Monday, March 14, 2011

5 Umbrellas: Notorious Pleasures by Elizabeth Hoyt

This week I'm talking about a slate of unusual books--books that don't fit easily into designated sub-genres. At first glance, Elizabeth Hoyt's books look like other British-set historical romances, but unlike the vast majority of them, her novels are Georgian rather than Victorian or Regency--set in the 1730s, complete with wigs and opulent decadence that would take several more monarchs to rein in. Prior to Hoyt, I never would have guessed that a Hero in a wig could be remotely sexy, but she makes the removal of the wig a symbolic unmasking and intimate act.

My rating: 5 of 5 stars

4.5 stars. The problem with finishing an Elizabeth Hoyt novel is that I immediately want 10 more, so I try to ration them out. However, I had just finished a deeply depressing read, and I needed the kind of guaranteed great read that I only trust a select few authors to deliver. In Notorious Pleasures, Hoyt takes a break from the dark and tortured heroes of her last few release to give us her spin on the Rake-and-Virgin plot that is as common as tea drinking in British historicals. Under Hoyt's deft handling however, this tired device perks up--perhaps simply a better brand of tea leaves or perhaps something subtle she adds to the brew.

For starters, Lady Hero is a Duke's daughter with every expectation of marrying to further rank and politics. She is simply too practical to fall in love. Lord Griffin Reading is brother to a Marquess and no stranger to duty either. He's my favorite kind of Rake--the Rake who really isn't. Of course, he also, kind of is, which is why Hero discovers him doing the horizontal waltz with someone else's wife at a Ball. She calls him "Lord Shameless." He calls her "Lady Perfect." And it's on.

And it's an awesome, merry chase that departs from many of the conventions and standbys of the Rake-and-Virgin trope. Most notably, there's no quickie marriage by unwilling parties found in a compromising position. No instead, what occurs is far messier, but also far more emotionally satisfying as Hoyt really makes these two bleed for their HEA. There's a scene towards the end of the book where Griffin just killed me with his raw emotions--I've re-read a half-dozen times just reveling in its impact. He begs, knowing it's futile, and lordy, I love a man willing to open up a vein for Heroine if that's what it takes--especially when he does it even knowing it's probably not going to work. It's a powerhouse love scene, possibly one of Hoyt's best ever, and this is the Queen of Powerhouse Love Scenes with incredible emotional impact.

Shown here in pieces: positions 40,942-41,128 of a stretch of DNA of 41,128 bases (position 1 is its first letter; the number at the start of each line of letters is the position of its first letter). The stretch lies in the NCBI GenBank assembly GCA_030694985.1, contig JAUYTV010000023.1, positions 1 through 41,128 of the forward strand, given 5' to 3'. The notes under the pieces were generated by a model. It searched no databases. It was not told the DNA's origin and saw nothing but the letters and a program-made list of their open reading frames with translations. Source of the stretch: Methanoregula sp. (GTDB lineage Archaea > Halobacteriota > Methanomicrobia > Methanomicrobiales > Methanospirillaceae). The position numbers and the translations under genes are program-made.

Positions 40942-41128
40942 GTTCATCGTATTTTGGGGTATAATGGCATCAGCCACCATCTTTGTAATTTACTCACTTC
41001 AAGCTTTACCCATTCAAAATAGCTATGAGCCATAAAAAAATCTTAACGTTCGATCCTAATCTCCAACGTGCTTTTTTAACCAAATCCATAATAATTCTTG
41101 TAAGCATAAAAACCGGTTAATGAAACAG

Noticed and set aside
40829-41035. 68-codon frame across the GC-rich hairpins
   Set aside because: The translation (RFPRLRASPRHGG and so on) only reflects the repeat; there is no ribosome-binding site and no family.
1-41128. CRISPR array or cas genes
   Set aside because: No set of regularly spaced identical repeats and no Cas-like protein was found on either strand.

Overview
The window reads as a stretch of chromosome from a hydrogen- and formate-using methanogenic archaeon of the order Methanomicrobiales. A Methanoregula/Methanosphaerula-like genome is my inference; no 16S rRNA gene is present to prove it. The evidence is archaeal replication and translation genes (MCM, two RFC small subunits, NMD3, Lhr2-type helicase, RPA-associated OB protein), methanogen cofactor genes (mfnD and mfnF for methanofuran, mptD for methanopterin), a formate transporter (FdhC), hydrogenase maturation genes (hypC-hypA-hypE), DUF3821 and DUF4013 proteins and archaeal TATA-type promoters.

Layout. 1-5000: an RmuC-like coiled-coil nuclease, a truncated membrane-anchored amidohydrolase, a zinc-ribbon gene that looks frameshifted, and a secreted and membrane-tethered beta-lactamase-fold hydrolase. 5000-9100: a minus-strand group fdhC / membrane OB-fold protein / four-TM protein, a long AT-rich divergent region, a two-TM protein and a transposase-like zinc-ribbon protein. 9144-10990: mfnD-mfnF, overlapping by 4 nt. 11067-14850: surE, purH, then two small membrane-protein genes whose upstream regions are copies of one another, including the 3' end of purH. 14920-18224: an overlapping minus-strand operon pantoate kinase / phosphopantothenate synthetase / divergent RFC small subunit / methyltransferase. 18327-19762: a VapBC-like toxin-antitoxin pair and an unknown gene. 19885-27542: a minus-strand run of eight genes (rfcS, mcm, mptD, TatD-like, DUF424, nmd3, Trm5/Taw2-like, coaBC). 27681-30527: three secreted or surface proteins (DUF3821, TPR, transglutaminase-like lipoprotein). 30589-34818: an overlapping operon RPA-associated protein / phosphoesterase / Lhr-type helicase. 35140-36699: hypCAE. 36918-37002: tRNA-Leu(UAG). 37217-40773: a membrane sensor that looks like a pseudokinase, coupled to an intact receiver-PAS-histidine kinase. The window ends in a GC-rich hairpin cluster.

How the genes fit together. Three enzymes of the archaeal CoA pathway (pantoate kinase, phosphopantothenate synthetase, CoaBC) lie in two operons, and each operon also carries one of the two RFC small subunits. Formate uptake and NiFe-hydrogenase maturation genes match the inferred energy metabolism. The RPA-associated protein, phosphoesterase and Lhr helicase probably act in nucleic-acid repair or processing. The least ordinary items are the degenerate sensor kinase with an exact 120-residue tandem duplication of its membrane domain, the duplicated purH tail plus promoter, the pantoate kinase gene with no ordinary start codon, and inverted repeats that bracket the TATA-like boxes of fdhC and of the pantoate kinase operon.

What sets Hoyt apart is how she imbues her heroines with an innate sensuality--even the virgins like Hero acknowledge their curiosity and desires with more than just simpering and giggles. There's something very empowering about that, and it also adds an element of realism that's so often missing in Regencies (as I have long argued that very few women were *that* clueless). No, Hero owns her desires--she just knows that acting on them is pointless as she's not in control of her destiny.

This book would be an awesome introduction for readers new to Hoyt--the plot will feel familiar and comforting to fans of Liz Carlyle and Sabrina Jefferies et al, but it shows off Hoyt's unique voice well too. The book is only very loosely tied to the previous book, and that's probably my only quibble--we see the Makepeace siblings and the foundling home introduced in Wicked Intentions, and Silence continues the arc she began in that book, but her arc and the goings on of the home aren't really tied to the main plot. I would have liked to have seen the two arcs intersecting and requiring each other a bit more. The only other thing that bugged me a little was that Hero's brother, The Duke, seemed to do a very abrupt reversal at the end, which didn't seem in keeping with his character. However, I loved the Duke and all the secondary characters--I want to see a book for the Duke (because how can a Duke named Maximus NOT get his own book?), Phoebe, and Mags. There's a secondary love story as well, which Hoyt doesn't always include, but I love it when she does.

I don't like wishing away time, but I can't wait for November and the next installment. Hoyt is one of the brightest lights in the crowded historical genre, and she continues to be an auto-buy for me.



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